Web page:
The epicenter of the crisis is South Africa, which has lost nearly one rhinoceros a day to poaching this year.
Conservationists fear the problem could spill over into other regions, pushed by a surge in demand for rhino horn in Asia, notably in Vietnam, where it is used as a traditional medicine and sells for tens of thousands of dollars per horn.
South Africa, which is home to more than 70 percent of the world's remaining rhinos, has lost 316 of the animals to poaching this year, up from 122 last year, and a jump from less than 10 each year two decades ago, according to Joseph Okori, African rhino coordinator for the World Wildlife Fund.
"It has been a disastrous year for rhino conservation," Okori said.
He blamed the surge in poaching on "well-organized syndicates" that use helicopters, night vision equipment, veterinary tranquilizers and silencers to hunt their prey at night.
"The criminal syndicates in South Africa operate on very high-tech. They are very well-coordinated," Okori said. "This is not normal poaching."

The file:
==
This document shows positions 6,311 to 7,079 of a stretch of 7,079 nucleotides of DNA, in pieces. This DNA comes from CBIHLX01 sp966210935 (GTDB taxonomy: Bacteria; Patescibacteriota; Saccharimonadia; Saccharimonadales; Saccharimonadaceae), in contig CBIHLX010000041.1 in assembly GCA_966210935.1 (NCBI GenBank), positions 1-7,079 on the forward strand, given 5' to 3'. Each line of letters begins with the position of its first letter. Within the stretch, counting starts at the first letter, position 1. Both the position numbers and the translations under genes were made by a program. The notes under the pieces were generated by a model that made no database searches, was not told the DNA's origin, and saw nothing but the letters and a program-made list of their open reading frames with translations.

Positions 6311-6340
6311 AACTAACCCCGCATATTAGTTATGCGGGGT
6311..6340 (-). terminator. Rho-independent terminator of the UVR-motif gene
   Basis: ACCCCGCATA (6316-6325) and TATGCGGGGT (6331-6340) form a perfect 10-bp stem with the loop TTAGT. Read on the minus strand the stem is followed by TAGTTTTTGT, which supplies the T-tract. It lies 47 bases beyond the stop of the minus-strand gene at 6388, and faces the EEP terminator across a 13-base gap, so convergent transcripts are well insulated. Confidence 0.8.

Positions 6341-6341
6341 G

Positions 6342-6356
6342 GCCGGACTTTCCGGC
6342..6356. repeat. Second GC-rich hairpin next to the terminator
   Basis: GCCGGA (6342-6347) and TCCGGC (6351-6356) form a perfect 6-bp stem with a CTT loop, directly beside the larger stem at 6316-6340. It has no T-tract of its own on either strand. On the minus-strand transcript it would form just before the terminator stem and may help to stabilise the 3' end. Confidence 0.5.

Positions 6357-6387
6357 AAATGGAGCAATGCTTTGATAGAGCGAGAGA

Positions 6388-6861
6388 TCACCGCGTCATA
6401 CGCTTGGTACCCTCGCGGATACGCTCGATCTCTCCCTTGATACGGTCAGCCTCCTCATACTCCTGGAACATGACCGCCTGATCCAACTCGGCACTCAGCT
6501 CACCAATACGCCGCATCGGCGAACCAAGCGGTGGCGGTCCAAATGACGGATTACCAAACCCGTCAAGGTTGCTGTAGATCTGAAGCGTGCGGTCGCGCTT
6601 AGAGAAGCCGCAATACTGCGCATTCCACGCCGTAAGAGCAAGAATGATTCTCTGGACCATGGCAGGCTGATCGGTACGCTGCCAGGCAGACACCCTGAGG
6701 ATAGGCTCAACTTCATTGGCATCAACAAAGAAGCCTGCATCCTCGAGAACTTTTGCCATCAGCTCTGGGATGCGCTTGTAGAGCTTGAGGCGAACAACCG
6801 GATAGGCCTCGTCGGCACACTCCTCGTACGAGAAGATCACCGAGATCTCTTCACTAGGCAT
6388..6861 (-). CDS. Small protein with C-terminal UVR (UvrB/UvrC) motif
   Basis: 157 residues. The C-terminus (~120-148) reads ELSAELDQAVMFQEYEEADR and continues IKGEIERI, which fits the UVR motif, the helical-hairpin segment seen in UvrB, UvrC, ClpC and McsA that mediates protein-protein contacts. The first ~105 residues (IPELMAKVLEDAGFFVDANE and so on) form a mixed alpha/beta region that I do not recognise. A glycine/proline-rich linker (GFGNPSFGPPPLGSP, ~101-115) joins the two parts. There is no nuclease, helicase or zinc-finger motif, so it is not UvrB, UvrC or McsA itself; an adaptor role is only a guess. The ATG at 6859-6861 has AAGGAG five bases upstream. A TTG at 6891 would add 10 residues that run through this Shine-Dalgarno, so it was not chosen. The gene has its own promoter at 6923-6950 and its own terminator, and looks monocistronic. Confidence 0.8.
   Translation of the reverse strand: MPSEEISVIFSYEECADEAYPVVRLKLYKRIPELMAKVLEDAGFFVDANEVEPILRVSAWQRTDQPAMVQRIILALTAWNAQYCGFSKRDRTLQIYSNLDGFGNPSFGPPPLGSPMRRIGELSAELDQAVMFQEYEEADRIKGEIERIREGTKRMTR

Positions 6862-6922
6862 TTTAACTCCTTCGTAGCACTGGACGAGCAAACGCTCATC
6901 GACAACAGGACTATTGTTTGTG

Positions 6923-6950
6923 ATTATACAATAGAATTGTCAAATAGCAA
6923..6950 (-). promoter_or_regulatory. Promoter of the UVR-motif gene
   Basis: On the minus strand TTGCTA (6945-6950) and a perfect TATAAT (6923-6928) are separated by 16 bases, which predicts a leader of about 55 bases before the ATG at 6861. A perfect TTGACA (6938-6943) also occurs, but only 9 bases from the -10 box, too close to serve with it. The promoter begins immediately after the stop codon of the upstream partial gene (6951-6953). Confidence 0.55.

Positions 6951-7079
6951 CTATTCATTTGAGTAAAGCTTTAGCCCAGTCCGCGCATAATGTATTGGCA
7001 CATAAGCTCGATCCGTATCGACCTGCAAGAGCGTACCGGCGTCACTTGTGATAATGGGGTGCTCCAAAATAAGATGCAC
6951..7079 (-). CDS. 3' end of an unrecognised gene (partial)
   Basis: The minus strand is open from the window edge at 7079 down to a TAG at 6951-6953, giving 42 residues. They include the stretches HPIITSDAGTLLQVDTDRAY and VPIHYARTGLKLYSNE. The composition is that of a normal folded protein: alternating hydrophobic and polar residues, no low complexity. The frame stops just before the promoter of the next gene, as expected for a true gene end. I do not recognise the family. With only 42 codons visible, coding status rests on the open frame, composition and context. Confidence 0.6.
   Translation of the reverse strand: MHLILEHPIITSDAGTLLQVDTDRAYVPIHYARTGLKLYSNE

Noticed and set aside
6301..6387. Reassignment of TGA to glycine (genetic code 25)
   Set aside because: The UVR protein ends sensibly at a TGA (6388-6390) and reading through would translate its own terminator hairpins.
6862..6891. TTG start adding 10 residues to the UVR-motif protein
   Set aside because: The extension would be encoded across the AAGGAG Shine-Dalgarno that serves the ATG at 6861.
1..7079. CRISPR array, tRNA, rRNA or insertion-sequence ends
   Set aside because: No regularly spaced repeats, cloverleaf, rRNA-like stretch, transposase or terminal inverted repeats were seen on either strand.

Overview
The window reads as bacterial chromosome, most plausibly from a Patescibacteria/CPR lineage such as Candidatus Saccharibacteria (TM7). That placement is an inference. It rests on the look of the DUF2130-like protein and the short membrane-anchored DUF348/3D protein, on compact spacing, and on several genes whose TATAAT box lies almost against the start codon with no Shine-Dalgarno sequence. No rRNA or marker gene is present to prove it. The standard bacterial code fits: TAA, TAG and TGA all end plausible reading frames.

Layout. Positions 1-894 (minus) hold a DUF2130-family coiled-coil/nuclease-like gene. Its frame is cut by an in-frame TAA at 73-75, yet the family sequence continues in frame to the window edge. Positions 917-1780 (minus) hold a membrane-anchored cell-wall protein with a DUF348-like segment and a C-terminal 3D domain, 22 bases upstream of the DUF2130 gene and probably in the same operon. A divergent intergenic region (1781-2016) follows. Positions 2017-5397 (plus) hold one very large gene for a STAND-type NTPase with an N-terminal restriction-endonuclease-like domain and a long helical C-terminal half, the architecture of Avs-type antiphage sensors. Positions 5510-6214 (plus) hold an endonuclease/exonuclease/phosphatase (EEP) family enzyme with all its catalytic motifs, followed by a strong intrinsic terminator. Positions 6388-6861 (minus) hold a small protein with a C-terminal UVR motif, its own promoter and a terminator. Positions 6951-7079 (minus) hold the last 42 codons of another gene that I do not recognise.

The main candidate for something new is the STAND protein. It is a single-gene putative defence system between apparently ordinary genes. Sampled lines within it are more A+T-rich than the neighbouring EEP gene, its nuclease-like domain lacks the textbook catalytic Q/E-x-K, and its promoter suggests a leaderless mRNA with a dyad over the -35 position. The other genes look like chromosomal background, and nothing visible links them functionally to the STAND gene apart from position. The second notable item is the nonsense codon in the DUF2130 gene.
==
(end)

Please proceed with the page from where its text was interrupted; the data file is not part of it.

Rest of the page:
Conservationists estimate there are around 25,000 rhinos left globally, with three species in Asia and two in Africa.
Asia's rhino populations have already been pushed to the brink of extinction by hunting and deforestation. The International Union for Conservation of Nature (IUCN) lists both Javan and Sumatran rhinos as critically endangered and Indian rhinos as vulnerable to extinction.
In Africa, conservationists have fought to restore the continent's black and white rhino species, both devastated by hunting in the 19th and 20th centuries.
Thanks to the large-scale creation of national parks and efforts to combat poaching, the southern white rhino, once thought to be extinct, now numbers 17,500 and growing.
Black rhino numbers are also rising and stand at 4,200 — though this is a fraction of the hundreds of thousands thought to have roamed the continent in 1900, the IUCN says.